Rare earth elements are living up to their name.

China said it will cut the export of rare earth elements like neodymium by 35 percent in the first half of 2011 and plans to "strengthen the supervision and management of mineral resources mining [...] and deepen control over rare earth mining capacity and extraction," according to Reuters.

That's a higher rate than expected. In 2010, China dropped export quotas to 30,000 tons, down from 50,000 tons in 2009. In 2011, some believed the total could drop to 24,000 tons, or a 20 percent drop. A 35 percent drop could slash exports to 22,750 tons. Worldwide demand for rare earth minerals comes to around 50,000 to 55,000 tons a year, according to Mark Smith, CEO of rare earth miner/magnet maker Molycorp.

The cuts could be bad news for makers of wind turbines, electric cars and electric motors: rare earth magnets are crucial components in all of them. A 2.5-megawatt wind turbine contains approximately 4,000 pounds of magnets and rare earth materials account for one-third of the weight of those magnets. LCD TVs and medical imaging equipment rely on rare earths, too. Electric cars contain around 10 pounds of rare earth materials.

But this could be good news for Japanese conglomerates and Molycorp.

After China began to threaten to curb exports, Mitsubishi and the University of Tokyo began to tout efforts to recycle magnets from old appliances while Toshiba talked up a plan to get rare earths from uranium.

Molycorp, meanwhile, has seen its stock rise from an IPO price of $13 in July 2010 to over $50. It has a market cap of over $4 billion. Chevron spun it off to private investors for $80 million in 2008. Go figure. The company has a fertile, but currently moribund, rare earth mine in California and a deal to make magnets with Hitachi.

Meanwhile, in the U.S., NovaTorque is trying to popularize an electric motor that doesn't need rare earths.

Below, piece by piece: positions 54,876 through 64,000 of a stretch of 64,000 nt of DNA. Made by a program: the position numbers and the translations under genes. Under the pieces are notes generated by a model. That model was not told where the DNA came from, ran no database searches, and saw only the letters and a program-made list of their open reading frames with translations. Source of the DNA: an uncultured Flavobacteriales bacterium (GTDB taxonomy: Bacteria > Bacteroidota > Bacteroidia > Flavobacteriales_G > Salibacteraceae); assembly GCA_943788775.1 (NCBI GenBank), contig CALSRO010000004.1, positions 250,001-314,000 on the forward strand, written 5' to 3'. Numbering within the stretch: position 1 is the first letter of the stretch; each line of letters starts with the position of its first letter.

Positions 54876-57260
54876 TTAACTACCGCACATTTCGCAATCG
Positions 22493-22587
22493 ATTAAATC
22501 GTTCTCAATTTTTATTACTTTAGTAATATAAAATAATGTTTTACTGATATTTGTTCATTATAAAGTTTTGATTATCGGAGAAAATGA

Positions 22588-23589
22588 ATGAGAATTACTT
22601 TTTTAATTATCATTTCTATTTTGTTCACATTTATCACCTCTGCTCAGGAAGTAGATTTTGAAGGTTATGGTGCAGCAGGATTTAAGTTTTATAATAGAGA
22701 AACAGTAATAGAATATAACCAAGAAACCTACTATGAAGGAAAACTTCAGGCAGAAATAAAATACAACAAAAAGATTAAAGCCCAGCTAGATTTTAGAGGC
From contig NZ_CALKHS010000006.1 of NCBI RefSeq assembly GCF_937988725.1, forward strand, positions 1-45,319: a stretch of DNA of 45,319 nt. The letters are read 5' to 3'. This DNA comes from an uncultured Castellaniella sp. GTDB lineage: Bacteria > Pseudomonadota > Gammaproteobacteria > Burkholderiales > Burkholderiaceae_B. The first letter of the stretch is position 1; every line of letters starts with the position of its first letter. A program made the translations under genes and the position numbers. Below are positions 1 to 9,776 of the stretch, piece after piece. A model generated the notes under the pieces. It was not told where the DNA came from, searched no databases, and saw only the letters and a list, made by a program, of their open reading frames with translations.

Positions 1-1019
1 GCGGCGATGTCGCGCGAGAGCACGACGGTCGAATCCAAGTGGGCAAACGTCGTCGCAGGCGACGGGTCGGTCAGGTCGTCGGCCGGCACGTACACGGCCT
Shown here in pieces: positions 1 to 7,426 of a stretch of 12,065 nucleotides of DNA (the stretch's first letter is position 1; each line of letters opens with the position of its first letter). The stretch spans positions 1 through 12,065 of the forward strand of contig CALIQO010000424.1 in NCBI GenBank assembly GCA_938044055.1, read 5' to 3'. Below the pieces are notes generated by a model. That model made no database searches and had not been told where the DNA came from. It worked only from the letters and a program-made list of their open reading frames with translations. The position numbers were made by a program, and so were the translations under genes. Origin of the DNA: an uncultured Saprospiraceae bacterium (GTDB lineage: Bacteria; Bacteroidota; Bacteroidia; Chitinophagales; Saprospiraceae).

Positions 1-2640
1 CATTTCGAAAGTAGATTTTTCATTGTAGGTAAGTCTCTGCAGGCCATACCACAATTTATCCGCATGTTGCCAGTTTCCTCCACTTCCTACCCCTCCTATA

-Agility Fuel Systems raised $22 million today from Element Partners and others. The company sells fuel systems for heavy duty trucks that run on natural gas, hydrogen and other natural gases and can even retrofit the trucks. Element has a history of investing in sort of gritty green technologies like this. Agility was created out of a merger of two companies called FAB AFV and Enviromech.

-Telvent, the supplier of elegant software to utilities and the grid, has won a contract with the Inter-Regional Distribution Grid Company in Russia to help it manage and track energy distribution, gain visibility into customers, etc. The company serves all 11 time zones in that country -- sync that! The first part of a three-phase pilot begins in November and the whole thing should be complete by 2012.

--JinkoSolar has won a contract to supply 1.3 megawatts of modules to Premier Power, a developer in California.

--Sustainabilitty Roundtable received $1.2 million from the Navitas Capital and the Massachusetts Green Energy Fund. The firm advises corporations on sustainabiity with a particular focus on buidlings. Navitas focuses exclusively on green building.

--Vestas won a contract to supply 25 turbines to a wind park in Tianjin. See, the West can too sell stuff to China.